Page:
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Are New Zealanders innately Nice?

How a group of Kiwi teenagers defied the Greed game

I love playing the Greed game with teenagers.

The idea is simple.  I invite ten volunteers on to the stage, having offered them a chance to win a share of £50 that I have taken from my pocket.  I tell them that whoever writes down the biggest whole number greater than zero will win the prize.

But there's a catch: the prize is calculated by dividing £50 by the highest number.  So if the biggest number picked by one of the students is 2, their prize will be £25.  A biggest number of 10 earns the winner only £5.  And in the case of a tie, the winners share the prize*.

I allow the contestants to discuss tactics with each other, but I instruct them not to reveal to anyone else the number that they write down.

Most groups quickly spot that if they all write down the number 1, they will end up sharing the £50 prize, and get £5 each.  But while a 'leader' will often persuade a few, there are invariably a couple who stand aside and don't enter the conversation.  Sure enough, there's usually at least one player who writes down a large number - 20?, 1,000?  69? (tee hee) - in the practice round in which no money is at stake.  Once trust has been broken in this way, it's typical for several players to play high numbers in the actual game, and it only takes one attention-seeking individual to write down a big number - one billion (prize <1p) is typical - to ruin it for everyone .  In the dozens of times that I've played the game, I've never given away more than £5.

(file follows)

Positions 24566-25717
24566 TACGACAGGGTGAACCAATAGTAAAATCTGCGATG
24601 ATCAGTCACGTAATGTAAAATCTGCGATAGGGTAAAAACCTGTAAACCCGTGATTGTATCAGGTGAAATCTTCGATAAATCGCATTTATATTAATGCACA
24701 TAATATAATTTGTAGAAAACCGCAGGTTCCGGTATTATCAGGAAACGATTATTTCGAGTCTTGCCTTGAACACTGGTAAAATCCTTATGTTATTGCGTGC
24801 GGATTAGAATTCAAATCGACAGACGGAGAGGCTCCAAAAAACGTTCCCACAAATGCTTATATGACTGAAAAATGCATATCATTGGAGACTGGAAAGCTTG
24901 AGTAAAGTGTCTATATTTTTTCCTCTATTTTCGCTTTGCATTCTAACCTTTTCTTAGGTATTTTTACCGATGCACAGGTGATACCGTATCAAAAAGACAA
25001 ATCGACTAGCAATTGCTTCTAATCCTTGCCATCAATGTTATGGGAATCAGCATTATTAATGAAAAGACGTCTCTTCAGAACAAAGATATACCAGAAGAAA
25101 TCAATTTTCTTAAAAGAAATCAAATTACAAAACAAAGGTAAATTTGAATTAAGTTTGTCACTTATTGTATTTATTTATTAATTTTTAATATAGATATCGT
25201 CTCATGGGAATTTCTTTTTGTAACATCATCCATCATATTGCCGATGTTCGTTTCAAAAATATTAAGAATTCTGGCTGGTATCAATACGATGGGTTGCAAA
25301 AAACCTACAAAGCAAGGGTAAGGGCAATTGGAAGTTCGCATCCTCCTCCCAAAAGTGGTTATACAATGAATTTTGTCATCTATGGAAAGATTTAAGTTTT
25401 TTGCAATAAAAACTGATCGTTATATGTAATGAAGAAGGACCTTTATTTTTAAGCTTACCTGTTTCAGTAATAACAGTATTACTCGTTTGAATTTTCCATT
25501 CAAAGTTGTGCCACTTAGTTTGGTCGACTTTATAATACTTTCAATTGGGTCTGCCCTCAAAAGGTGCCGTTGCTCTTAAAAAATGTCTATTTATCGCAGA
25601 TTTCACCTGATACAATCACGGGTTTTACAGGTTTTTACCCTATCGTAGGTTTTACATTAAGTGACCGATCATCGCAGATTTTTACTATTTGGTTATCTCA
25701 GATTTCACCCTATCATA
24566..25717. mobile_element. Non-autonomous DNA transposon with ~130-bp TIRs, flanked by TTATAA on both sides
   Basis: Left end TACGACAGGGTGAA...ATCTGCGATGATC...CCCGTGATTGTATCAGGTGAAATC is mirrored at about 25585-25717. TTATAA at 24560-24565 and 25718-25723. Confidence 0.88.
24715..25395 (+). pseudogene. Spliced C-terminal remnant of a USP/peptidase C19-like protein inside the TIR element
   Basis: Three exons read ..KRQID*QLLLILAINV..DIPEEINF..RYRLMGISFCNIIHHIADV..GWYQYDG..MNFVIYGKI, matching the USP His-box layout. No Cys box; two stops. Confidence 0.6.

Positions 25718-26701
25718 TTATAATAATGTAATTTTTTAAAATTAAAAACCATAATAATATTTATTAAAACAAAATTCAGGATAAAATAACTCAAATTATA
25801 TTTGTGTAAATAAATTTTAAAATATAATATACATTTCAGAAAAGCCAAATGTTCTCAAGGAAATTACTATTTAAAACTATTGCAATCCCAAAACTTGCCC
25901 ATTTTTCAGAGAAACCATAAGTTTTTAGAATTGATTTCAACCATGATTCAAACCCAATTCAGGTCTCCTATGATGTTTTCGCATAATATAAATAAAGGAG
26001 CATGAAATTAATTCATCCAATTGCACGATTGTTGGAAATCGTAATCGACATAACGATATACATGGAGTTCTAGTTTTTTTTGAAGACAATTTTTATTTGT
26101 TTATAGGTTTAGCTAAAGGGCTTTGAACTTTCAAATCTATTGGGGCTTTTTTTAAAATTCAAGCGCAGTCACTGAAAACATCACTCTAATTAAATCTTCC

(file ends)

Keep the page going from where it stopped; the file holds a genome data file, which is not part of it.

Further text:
Except for the time I was in Auckland, New Zealand.

My ten volunteers clustered together and as usual I heard discussion of writing down '1'.  When I asked them to reveal their numbers, I was a bit surprised to see that they had all been true to their word and written 1.  But I was confident that when it came to the real thing, somebody would break ranks and look to grab a bigger prize.  "This time we are playing for $50," I announced.  And then they revealed their numbers in turn:   A complete set of ones for the second time.  I quickly had to scrabble around with teachers to break my $50 note into ten lots of $5.

Is it a coincidence that it was New Zealanders that walked away with the full prize?  Or is there something in Kiwi culture that is innately generous and collaborative?  After seeing the sporting way in which the New Zealand team played the recent Cricket World Cup, and the dignified way in which they took a cruel defeat, I begin to think that there maybe really is something rather special about New Zealanders.


* Unlike in the cricket world cup, where we now know ties are not allowed.